Alva’s words frighten me, and I’m thirty feet away. I cannot imagine how those boys must feel. I look at Quinn and he’s ready to run out there. But he can’t. They’ll kill him.
I grab his arm and he whips around. “No, Q!” I check to see if they’ve heard me, but they’re too busy screaming and bleeding. I point at my phone and Q nods. I motion to head back, but Quinn stays rooted in his spot. We have to go. The bros on a regular basis aren’t safe to be around. If we interrupt this moment, I honestly think everyone will find our bodies in the woods. And would look the other way.
Finally, Q turns and we pick our way back. Some kid’s voice asks them to stop, and Alva’s laughter echoes around us. I shut off my phone.
We pack our gear without speaking and head to Quinn’s car. I climb into the passenger seat and Quinn gets behind the wheel. We just stare out the windshield at the Warriors’ stadium, and say nothing. I shiver from the sweat now gone cold, or something else all together.
I find the thumbnail on my phone and press play. Alva’s screaming, the kids are being hit, and everything is so damn dark.
“The hell, man?” Q says and holds a hand to his mouth.
I hit pause and stare at Alva’s contorted face. The kid’s an animal. Always has been. Him being captain was the most logical event that I’ve ever seen happen around here. Which is one of the reasons I want out of this town. But, now, I feel safe with him on my phone, because he’s there, and not real in a way.
“I figured they did this kind of shit, but damn . . .”
“Yeah. We’ve got to let someone know.”
My response wriggles though my mind, and I feel like such an asshole for it. “No.”
“What do you mean, no?”
“Think about it. Who am I going to bring it to? Callaghan?”
“He’s our principal, first, their coach second.”
“You think that’s how it works? Besides, what did we really see?”
“I don’t know, but he has to do something, regardless of whatever that was. Let him make the call.”
I love how naive Quinn is, and I also hate him for it. He’s a good-looking guy, has an easygoing attitude, gets along with everyone, so he has no clue how the world works for the majority of us. The ugly, the nerdy, the obese. Especially the fat. We can’t hide under goth makeup or just be in with the nerd herd. Nope, it’s best we’re by ourselves.
The amount of shit that’s happened to me, that I’ve had to listen to and endure because principals up and down the line haven’t done shit could be its own documentary.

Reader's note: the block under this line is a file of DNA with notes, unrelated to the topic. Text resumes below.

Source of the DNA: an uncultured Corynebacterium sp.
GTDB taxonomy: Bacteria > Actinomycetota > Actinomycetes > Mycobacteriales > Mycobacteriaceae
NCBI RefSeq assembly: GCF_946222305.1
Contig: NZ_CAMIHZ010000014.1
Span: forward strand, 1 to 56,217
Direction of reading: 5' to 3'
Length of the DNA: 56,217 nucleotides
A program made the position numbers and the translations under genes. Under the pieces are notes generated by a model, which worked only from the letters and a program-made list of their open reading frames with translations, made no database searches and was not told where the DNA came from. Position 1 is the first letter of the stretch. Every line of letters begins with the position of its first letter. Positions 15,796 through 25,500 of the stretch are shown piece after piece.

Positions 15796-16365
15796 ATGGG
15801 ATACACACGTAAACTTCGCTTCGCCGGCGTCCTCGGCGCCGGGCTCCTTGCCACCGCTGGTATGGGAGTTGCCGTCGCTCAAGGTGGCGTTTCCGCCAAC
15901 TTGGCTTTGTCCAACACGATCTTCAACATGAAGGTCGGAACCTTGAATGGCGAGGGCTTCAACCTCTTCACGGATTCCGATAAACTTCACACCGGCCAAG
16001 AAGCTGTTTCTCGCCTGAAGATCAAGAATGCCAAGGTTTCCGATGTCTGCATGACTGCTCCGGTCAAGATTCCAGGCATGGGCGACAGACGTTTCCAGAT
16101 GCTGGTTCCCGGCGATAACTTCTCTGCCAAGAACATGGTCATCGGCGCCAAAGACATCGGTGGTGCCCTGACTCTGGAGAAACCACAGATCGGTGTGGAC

I look at Quinn. “In theory he has to do something. That doesn’t mean he will.”
Quinn squints. “What are you saying?”
“Do you trust Callaghan?”
Q scrunches his face some more. “Not really, but . . .”
“But with that evidence, come on, he has to.”
The gym door opens and the lax bros file out, Alva taking up the rear. It’s March and still cold, snow on the ground, but the boys are all wearing shorts and T-shirts. Through the zoom on my phone, trickles of blood stain their shirts and shine red. Alva barks something and the boys take off running, pounding up the hill, through the snow. He turns back, as if sensing us, but only pauses for a moment and then is on their heels. The last thing I want is for him to be on my ass. Well, any more than usual.
“You see that? They’re still bleeding.”
The shock of that scene from the gym has worn off, and I fully understand who we’re dealing with. That changes things. “Why do you care? The lax bros are assholes.”
Quinn looks at me like I’ve just shit on his mom. “So we just let that go because they’re dicks?”
“That’s not what I’m saying.”
“No. That’s exactly what you’re saying.”
I take a deep breath. “Fine. I am. But it’s not so simple.”
“Bullshit!” Quinn shakes his head. “You don’t want to help them because you’re afraid of the heat.”
“Maybe.” I don’t look at him when I answer. “Or maybe they don’t deserve the help.”
Quinn starts the car. “I’m going to pretend you didn’t say that. We know the truth. You’re scared to put your neck out there.”
He’s right. I am. But I have good reason. “We working out tomorrow?”
“Of course. But don’t change the subject.”
“I’m not. Let me get more of that on film. Not because I want to see them suffer, I just know one piece is never enough. But two. Maybe? Then we can take it to Callaghan, or someone else. All right?”
Quinn grunts. “I feel ya. A stronger case makes sense.” He looks back at the field. “Promise you won’t let them all hang just ’cause Alva’s psycho and you hate everything around here.”